Imprinted Grb10, encoding growth factor receptor bound protein 10, regulates fetal growth independently of the insulin-like growth factor type 1 receptor (Igf1r) and insulin receptor (Insr) genes

Kim Moorwood, Florentia M. Smith, Alastair S. Garfield, Andrew Ward

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Optimal size at birth dictates perinatal survival and long-term risk of developing common disorders such as obesity, type 2 diabetes and cardiovascular disease. The imprinted Grb10 gene encodes a signalling adaptor protein capable of inhibiting receptor tyrosine kinases, including the insulin receptor (Insr) and insulin-like growth factor type 1 receptor (Igf1r). Grb10 restricts fetal growth such that Grb10 knockout (KO) mice are at birth some 25-35% larger than wild type. Using a mouse genetic approach, we test the widely held assumption that Grb10 influences growth through interaction with Igf1r, which has a highly conserved growth promoting role.

Should Grb10 interact with Igf1r to regulate growth Grb10:Igf1r double mutant mice should be indistinguishable from Igf1r KO single mutants, which are around half normal size at birth. Instead, Grb10:Igf1r double mutants were intermediate in size between Grb10 KO and Igf1r KO single mutants, indicating additive effects of the two signalling proteins having opposite actions in separate pathways. Some organs examined followed a similar pattern, though Grb10 KO neonates exhibited sparing of the brain and kidneys, whereas the influence of Igf1r extended to all organs. An interaction between Grb10 and Insr was similarly investigated. While there was no general evidence for a major interaction for fetal growth regulation, the liver was an exception. The liver in Grb10 KO mutants was disproportionately overgrown with evidence of excess lipid storage in hepatocytes, whereas Grb10:Insr double mutants were indistinguishable from Insr single mutants or wild types.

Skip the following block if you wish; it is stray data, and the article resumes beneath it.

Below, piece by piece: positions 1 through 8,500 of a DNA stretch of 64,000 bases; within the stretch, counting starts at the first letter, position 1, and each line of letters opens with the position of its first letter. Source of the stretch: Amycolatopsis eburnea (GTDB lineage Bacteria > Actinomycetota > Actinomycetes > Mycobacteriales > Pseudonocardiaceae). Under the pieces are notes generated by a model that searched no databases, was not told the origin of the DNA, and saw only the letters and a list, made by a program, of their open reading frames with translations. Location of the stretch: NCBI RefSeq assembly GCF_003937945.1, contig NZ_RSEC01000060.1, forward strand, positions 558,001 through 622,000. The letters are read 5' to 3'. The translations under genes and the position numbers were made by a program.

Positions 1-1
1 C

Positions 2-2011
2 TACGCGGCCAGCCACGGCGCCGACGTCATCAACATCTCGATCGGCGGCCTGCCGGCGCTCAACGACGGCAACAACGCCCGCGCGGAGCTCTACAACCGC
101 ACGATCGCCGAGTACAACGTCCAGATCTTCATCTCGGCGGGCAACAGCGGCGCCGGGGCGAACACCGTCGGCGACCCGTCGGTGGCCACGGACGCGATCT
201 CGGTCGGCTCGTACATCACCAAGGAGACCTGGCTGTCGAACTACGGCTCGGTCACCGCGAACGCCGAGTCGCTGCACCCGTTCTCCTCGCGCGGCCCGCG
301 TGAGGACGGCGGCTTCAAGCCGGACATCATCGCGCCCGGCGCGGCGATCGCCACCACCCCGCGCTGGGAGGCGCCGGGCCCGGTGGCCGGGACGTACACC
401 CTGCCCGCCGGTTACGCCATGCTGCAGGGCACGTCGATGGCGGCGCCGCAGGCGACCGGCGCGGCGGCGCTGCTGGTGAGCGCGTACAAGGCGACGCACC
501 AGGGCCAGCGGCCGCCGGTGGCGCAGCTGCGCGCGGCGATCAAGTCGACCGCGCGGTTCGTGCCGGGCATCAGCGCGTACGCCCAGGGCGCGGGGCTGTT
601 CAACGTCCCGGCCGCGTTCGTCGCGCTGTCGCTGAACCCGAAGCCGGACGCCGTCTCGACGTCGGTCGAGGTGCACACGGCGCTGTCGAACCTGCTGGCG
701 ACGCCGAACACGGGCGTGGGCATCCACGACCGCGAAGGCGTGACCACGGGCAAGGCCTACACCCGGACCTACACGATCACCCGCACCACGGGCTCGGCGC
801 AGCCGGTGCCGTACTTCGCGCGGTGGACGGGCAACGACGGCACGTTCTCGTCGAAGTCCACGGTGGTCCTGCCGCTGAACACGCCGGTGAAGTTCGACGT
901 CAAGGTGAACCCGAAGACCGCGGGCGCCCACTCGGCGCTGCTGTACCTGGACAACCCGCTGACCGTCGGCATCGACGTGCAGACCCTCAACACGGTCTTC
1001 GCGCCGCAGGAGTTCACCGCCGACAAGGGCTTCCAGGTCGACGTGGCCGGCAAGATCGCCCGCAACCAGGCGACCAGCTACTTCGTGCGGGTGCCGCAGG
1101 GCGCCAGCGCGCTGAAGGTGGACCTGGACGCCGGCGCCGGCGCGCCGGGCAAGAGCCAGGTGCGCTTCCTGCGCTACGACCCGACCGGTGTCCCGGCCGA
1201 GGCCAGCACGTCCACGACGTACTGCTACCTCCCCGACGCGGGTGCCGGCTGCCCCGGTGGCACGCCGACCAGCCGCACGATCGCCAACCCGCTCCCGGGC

Grb10 acts largely independently of Igf1r or Insr to control fetal growth and has a more variable influence on individual organs. Only the disproportionate overgrowth and excess lipid storage seen in the Grb10 KO neonatal liver can be explained through an interaction between Grb10 and the Insr. Our findings are important for understanding how positive and negative influences on fetal growth dictate size and tissue proportions at birth.
Original languageEnglish
Article number127
JournalBMC Biology
Early online date30 May 2024
Publication statusPublished - 30 May 2024

Data Availability Statement

All data generated or analysed during this study are included in this published article and its supplementary information files.

Mouse strains Grb10Δ2-4 (Grb10Gt(β-geo)1Ward) and Grb10ins7 (Grb10Gt(β-geo)2Ward) were generated in our laboratory from gene trap embryonic stem cell lines, as previously described [24, 25] and can be obtained from us. The Igf1r KO (B6.129-Igf1rtm1.2Mhz/Orl) mouse [46] was obtained from Martin Holzenberger and is available from the European Mouse Mutant Archive ( The Insr KO (Insrtm1Dac) strain [45]was obtained from Domenico Accili and is available from the Jackson Laboratory repository (

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